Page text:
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Tree cookie offers tasty lesson

By By LISA TINDELL, Managing editor
A 300 pound cookie was delivered to the Escambia-Brewton Career/Technical Center.
The term "cookie" is used in this case to signify a slab of wood taken from a tree for educational purposes.
The piece of wood will be sanded to a very smooth surface and coated with a durable seal under the direction of Gene Coleman who is the instructor for Building Construction at the Center.
Students in Coleman's class will be working on the project to help get it to the point that studies can be made successfully.
The cookie was taken from a Live Oak tree in the Magnolia Springs area, according to Fred Nation, an Environmental Consultant from Daphne.
The tree from which the cookie came made national news several years ago. According to Nation, the Baldwin County Commission was wanting to turn the land where the tree grew into a park. The landowner did not want that to happen, so the tree was girded or grooved so that the tree would die.
Area residents may remember the story since experts were called in to try and save the tree from dying. Although grafts were made, there was no way to continue feeding of the 300 to 400 gallons of water needed to keep the tree alive, Nation said.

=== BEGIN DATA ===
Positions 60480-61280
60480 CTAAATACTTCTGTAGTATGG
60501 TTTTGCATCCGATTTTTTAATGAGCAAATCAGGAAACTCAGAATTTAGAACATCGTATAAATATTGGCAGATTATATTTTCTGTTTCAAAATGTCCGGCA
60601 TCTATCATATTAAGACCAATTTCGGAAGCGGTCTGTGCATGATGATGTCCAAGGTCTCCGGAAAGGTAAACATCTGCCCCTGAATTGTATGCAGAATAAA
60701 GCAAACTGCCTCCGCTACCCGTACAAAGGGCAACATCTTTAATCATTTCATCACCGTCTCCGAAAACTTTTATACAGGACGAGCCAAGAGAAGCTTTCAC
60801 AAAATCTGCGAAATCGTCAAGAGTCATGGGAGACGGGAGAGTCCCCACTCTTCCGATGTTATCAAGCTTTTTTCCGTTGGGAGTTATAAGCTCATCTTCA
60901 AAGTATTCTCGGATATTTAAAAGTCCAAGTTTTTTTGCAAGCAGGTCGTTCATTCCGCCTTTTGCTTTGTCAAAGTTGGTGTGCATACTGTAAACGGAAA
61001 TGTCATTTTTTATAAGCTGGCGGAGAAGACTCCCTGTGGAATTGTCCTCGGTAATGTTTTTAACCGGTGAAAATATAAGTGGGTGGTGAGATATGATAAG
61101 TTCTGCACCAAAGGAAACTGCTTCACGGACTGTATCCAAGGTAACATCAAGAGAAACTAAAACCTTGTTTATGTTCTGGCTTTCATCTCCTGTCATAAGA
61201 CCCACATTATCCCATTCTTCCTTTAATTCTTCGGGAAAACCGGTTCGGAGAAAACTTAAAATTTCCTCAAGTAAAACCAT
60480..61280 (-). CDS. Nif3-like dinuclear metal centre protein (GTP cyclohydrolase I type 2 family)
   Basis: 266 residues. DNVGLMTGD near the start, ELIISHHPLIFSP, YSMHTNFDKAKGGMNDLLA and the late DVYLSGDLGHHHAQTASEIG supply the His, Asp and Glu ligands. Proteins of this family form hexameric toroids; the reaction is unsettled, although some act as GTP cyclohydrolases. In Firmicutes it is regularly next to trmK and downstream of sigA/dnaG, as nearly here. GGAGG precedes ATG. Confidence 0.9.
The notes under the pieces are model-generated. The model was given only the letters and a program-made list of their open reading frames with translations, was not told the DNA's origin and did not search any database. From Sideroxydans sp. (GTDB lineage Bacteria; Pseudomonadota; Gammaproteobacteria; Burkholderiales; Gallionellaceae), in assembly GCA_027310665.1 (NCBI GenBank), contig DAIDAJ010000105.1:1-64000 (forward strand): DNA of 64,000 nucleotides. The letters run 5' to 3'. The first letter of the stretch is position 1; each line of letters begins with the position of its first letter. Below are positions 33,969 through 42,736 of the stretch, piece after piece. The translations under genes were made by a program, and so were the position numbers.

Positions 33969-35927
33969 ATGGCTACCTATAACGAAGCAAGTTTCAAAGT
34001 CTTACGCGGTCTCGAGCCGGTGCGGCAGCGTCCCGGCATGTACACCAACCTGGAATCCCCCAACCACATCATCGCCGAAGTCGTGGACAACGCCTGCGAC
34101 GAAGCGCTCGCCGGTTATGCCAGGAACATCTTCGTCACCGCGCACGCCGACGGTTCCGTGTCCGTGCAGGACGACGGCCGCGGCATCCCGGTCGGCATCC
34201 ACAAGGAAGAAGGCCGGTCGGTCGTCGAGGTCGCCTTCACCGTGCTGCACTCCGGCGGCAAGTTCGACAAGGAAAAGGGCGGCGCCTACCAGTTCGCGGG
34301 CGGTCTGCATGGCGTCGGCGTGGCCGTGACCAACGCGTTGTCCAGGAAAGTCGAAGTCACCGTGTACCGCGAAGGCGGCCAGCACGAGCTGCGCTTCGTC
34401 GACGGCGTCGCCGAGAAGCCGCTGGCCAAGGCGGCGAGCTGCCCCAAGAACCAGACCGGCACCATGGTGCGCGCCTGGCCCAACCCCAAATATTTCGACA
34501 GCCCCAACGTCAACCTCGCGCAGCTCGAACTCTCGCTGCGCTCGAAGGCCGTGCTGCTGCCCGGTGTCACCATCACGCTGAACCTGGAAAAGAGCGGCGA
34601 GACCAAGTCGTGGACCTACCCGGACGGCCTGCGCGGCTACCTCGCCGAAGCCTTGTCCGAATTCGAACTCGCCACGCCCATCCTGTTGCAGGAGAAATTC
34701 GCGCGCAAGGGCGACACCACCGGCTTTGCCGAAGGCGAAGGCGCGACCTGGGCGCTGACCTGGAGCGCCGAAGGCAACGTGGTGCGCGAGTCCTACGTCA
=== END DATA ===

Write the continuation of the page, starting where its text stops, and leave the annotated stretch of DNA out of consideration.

The surface of the cookie will be studied by dendrologists from Auburn University once it is place at Turtle Point, according to West.
Last year some 5,000 tourists took advantage of Turtle Point's educational values.
According to West, Turtle Point has won numerous awards throughout the last four years in Alabama. The facility has been featured in several videos such as Resource Rangers Watershed, which was produced in July of this year. The video showcased the watershed of Pensacola Bay. The facility was also named Legacy's Best Environmental Organization of the Year in 1999 and received top honors in 2001 with the Best Environmental Educational Curriculum for Alabama by the Environmental Education Association of Alabama.